A reminder to our readers as the coronavirus crisis unfolds: The paywalled State House News Service, which produces MASSterList, is making its full Coronavirus Tracker available to the community for free on a daily basis each morning via ML. SHNS Coronavirus Tracker.
The coronavirus numbers: 30 new deaths, 10,793 total deaths, 2,463 new cases
MassLive has the latest coronavirus numbers for Massachusetts.
Backing down: MBTA retreats from deep service cuts, delays decisions until later this winter
After receiving overwhelmingly negative feedback about its proposed service cuts, the MBTA is backing off threats of eliminating many transit services to balance its pandemic-era operating budget, with GM Steve Poftak suggesting final decisions should wait till later this winter, after officials see if the feds pass an emergency relief bill for states. The BBJ’s Greg Ryan, SHNS’s Chris Lisinski and CommomonWealth’s Bruce Mohl have more on the T’s service-cuts retreat.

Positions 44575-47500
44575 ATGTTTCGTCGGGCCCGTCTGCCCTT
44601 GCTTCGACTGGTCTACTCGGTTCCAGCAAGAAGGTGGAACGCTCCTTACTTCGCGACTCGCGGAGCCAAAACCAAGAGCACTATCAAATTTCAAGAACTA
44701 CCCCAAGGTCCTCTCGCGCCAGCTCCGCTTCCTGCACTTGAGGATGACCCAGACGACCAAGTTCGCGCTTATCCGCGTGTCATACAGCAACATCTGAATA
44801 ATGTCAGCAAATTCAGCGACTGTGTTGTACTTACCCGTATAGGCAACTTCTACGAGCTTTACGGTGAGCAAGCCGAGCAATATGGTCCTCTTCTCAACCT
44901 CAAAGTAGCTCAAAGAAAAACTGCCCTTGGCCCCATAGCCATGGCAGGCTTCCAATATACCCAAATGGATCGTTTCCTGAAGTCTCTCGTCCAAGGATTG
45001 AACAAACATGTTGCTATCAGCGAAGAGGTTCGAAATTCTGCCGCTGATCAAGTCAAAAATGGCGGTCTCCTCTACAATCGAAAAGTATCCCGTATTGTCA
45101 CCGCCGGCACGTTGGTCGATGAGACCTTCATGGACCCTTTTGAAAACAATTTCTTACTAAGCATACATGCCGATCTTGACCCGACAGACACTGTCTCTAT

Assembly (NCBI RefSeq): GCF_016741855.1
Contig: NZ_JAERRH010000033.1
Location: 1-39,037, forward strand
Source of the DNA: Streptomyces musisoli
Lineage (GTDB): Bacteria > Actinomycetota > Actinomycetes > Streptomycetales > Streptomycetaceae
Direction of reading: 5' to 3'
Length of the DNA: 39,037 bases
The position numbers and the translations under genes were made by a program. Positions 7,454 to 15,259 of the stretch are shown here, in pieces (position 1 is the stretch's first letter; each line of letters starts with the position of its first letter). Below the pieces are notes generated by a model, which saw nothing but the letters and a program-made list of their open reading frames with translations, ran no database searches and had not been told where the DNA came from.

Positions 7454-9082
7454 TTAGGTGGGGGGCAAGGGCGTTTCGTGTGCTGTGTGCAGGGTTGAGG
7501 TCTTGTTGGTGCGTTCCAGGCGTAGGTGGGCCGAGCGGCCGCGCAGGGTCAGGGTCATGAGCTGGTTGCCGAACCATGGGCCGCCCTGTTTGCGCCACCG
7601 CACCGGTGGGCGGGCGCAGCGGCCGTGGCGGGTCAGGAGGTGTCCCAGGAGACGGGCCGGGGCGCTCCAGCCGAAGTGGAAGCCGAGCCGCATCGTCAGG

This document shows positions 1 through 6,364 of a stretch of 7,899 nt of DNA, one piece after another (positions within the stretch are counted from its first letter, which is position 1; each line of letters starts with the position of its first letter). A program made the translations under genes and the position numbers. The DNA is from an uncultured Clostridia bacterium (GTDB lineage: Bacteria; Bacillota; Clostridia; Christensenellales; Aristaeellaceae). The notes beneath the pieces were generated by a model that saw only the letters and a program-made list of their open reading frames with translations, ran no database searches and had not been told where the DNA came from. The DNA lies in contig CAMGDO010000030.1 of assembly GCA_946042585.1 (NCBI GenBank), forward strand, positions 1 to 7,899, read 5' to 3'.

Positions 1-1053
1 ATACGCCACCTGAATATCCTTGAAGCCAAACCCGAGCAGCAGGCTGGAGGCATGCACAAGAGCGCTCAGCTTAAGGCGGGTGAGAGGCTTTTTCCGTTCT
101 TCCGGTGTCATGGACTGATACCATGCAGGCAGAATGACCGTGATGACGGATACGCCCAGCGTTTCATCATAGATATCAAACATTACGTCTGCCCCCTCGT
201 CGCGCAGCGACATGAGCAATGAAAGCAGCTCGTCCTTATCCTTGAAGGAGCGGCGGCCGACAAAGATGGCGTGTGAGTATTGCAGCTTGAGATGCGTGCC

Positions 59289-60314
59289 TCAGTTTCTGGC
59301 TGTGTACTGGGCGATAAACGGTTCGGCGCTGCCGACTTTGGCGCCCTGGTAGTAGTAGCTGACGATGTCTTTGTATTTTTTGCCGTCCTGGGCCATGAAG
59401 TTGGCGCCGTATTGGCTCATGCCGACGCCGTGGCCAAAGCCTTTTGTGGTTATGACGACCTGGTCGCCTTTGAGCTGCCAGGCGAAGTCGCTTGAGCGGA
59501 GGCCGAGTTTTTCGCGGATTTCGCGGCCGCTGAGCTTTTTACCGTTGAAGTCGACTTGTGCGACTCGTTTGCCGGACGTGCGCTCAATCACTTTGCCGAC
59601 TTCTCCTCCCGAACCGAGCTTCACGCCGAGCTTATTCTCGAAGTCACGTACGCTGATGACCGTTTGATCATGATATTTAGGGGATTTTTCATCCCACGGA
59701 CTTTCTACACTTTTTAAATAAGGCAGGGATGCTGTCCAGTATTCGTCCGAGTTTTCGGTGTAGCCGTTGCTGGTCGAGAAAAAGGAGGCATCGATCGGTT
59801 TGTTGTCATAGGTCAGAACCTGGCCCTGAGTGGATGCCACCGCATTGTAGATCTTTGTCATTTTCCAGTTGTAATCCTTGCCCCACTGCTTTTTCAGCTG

The governor doesn’t seem too keen on the move. From SHNS’s Colin Young (pay wall): “Baker: Running Empty T Vehicles ‘Bad Public Policy’.’”
Is Baker bending? Governor curtails elective surgeries at hospitals while dropping hints of more restrictions to come
Amid a spike in COVID-19 hospitalizations across the state, Gov. Charlie Baker, who has resisted new restrictions amid the second coronavirus surge, yesterday ordered that hospitals curtail elective surgeries in order to free up beds for virus patients. The governor noted that coronavirus cases “took off like a rocket” in the days after Thanksgiving, report the Herald’s Lisa Kashinsky and the BBJ’s Jessica Bartlett and Allison DeAngelis.